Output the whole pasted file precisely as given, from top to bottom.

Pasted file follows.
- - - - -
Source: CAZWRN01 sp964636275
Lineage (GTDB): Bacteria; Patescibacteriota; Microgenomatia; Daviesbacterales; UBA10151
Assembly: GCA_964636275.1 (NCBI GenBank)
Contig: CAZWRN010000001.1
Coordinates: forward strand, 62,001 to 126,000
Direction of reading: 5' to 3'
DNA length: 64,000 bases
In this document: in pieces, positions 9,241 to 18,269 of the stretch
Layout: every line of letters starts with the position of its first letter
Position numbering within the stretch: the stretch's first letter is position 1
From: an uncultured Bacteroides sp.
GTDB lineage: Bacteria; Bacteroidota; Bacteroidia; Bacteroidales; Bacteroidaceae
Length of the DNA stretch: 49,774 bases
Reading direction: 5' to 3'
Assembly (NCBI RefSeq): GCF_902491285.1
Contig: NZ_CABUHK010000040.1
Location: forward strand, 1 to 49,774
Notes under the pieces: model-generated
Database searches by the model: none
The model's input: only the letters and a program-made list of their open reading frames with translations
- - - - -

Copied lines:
Source: CAZWRN01 sp964636275
Lineage (GTDB): Bacteria; Patescibacteriota; Microgenomatia; Daviesbacterales; UBA10151
Assembly: GCA_964636275.1 (NCBI GenBank)
Contig: CAZWRN010000001.1
Coordinates: forward strand, 62,001 to 126,000
Direction of reading: 5' to 3'
DNA length: 64,000 bases
In this document: in pieces, positions 9,241 to 18,269 of the stretch
Layout: every line of letters starts with the position of its first letter
Position numbering within the stretch: the stretch's first letter is position 1
From: an uncultured Bacteroides sp.
GTDB lineage: Bacteria; Bacteroidota; Bacteroidia; Bacteroidales; Bacteroidaceae
Length of the DNA stretch: 49,774 bases
Reading direction: 5' to 3'
Assembly (NCBI RefSeq): GCF_902491285.1
Contig: NZ_CABUHK010000040.1
Location: forward strand, 1 to 49,774
Notes under the pieces: model-generated
Database searches by the model: none
The model's input: only the letters and a program-made list of their open reading frames with translations